C. Change the degree of flexibility.

  • Use adjustable dampers to provide active vibration damping in buildings.
  • Rubber-mounted windows improve vibration damping
  • Flexible service run pipes

D. Change the temperature.

  • Climate control
  • ‘Thermal curtain’ (blown warm air) used in doorways of public building
  • Use natural thermal gradients to create natural convection heat management in tall buildings
  • ‘Thermal mass’ used to store thermal energy

E. Change the pressure.

  • Use vacuum suction to improve flow of concrete/sealants/etc into awkward shaped cavities
  • Set prefabricated structures under loads that will mimic installed loads
  • Use barometric pressure gradients to improve ventilation in tall buildings

F. Change other parameters

  • Shape memory alloys/polymers - self regulating window hinges
  • Use Curie point to alter magnetic properties - thermal switching


Principle 36. Phase transitions

A. Use phenomena occurring during phase transitions (e.g. volume changes, loss or absorption of heat, etc.).

  • Heat pipes
  • Use a phase change to store energy - e.g. store energy as ice, or, where heating is the issue use sodium acetate to store heat energy
  • Refrigeration plant
  • Store thermal energy using phase transition materials (e.g. sodium sulphate)
  • Use melting ice as a way of gently lowering heavy structures


Principle 37. Thermal expansion

A. Use thermal expansion (or contraction) of materials.

  • Fit a tight joint together by cooling the inner part to contract, heating the outer part to expand, putting the joint together, and returning to equilibrium.
  • Through-bars help straighten buckling walls in old buildings
  • Expansion joints

B. If thermal expansion is being used, use multiple materials with different coefficients of thermal expansion.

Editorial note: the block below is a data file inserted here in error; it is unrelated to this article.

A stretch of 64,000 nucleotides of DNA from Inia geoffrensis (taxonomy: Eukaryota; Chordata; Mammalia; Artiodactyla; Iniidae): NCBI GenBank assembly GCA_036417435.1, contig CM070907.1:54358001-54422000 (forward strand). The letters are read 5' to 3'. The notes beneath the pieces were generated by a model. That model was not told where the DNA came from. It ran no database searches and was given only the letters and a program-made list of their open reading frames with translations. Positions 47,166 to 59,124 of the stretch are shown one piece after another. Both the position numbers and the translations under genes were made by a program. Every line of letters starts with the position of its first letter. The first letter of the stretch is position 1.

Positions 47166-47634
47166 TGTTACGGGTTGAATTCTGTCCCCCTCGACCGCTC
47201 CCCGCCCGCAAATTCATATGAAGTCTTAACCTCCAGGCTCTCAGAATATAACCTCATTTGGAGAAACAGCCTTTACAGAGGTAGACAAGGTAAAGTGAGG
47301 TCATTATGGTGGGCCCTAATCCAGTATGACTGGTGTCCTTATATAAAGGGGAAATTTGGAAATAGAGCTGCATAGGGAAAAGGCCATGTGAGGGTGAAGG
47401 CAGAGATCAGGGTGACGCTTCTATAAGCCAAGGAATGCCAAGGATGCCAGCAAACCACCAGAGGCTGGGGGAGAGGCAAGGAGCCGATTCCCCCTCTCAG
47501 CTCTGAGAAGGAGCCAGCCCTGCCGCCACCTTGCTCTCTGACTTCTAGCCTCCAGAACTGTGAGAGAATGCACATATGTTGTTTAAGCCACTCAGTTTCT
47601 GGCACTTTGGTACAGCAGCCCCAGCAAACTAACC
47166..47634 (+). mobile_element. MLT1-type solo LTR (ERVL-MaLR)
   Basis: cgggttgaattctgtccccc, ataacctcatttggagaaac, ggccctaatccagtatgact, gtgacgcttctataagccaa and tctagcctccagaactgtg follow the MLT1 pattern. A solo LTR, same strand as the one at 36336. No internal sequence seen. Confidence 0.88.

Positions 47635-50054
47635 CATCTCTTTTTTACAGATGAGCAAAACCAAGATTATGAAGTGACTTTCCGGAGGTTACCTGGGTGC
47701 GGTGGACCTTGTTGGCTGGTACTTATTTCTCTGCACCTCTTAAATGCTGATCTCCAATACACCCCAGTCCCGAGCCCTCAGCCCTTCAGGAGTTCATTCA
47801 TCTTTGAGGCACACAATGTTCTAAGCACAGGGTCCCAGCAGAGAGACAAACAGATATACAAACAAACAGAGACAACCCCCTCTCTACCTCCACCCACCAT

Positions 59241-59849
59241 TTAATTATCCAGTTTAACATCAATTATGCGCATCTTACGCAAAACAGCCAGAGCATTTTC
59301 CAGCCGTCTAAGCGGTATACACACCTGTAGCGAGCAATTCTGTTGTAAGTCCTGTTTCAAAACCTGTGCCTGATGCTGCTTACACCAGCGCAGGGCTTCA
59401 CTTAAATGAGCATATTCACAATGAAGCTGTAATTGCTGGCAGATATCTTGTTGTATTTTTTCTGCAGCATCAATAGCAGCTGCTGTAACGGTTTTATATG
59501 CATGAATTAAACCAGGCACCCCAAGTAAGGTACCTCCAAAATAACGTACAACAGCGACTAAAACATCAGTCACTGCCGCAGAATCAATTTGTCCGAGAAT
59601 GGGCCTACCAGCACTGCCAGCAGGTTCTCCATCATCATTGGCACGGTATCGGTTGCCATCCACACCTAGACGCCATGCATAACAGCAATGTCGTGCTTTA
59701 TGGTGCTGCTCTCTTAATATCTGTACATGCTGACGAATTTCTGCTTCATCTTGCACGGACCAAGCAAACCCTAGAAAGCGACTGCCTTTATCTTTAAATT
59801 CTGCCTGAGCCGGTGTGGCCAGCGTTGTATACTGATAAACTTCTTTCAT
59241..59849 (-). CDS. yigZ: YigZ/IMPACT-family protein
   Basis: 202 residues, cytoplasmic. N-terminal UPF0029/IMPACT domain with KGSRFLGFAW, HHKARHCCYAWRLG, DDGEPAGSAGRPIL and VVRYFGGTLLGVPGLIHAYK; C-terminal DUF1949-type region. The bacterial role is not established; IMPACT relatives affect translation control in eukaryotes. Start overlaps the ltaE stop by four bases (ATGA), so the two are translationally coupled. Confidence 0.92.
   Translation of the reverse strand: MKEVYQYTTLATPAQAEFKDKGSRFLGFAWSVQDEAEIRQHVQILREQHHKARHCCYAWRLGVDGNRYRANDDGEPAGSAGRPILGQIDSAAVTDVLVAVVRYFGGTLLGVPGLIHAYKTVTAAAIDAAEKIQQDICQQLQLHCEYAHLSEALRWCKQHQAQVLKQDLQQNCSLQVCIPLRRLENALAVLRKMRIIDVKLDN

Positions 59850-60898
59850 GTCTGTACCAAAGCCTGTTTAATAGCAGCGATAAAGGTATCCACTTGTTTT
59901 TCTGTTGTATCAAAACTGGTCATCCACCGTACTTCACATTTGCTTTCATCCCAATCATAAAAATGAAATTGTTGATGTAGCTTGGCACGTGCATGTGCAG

• Bi-metallic strips used for thermostats, etc
  • Shape-memory blind fasteners
  • Bi-metallic (or shape memory) hinges offer self-opening windows/ventilators in order to regulate climate inside building (e.g. industrial greenhouse)


Principle 38. Enriched atmosphere

A. Replace common air with oxygen-enriched air.

  • Place plants in living spaces
  • Introduce oxygen into hospital intensive care facilities

B. Replace enriched air with pure oxygen.

  • Cut at a higher temperature using an oxy-acetylene torch

C. Expose air or oxygen to ionizing radiation.

D. Use ionized oxygen.

E. Replace ozonized (or ionized) oxygen with ozone.


Principle 39. Inert atmosphere

A. Replace a normal environment with an inert one.

  • Creation of ‘calm’ spaces into office buildings
  • Helium filled double-glazing units
  • Sealed museum displays
  • Clean rooms for silicon chip manufacture
  • Fire extinguishing systems

B. Add neutral parts, or inert additives to an object.

  • Non-flammable additives into cavity wall foams
  • Dampers
  • Sound absorbing panels
  • Timber treatments for pest control
  • Aggregate in concrete
  • Hollow block floors


Principle 40. Composite materials

A. Change from uniform to composite (multiple) materials where each material is tuned to a particular functional requirement.

  • Concrete aggregate.
  • Rebar re-enforced concrete
  • Glass-re-enforced plastic
  • Fibre re-enforced spray/paint-on roofing treatments
  • Fire-glass
  • Hard/soft/hard multi-layer coatings to improve erosion, etc properties
  • Straw and pressed earth building materials
  • Mixed fibre carpets




  1. Mann, D.L., O’Cathain, C., ‘Computer-Based TRIZ - Systematic Innovation Methods For Architecture’, paper to be presented at CAAD Futures 2001, Eindhoven, The Netherlands, July 2001.
  2. Domb, E., ’40 Inventive Principles With Examples’, TRIZ Journal, July 1997.
  3. Mann, D., Domb, E., ’40 Inventive (Business) Principles With Examples, TRIZ Journal, September 1999.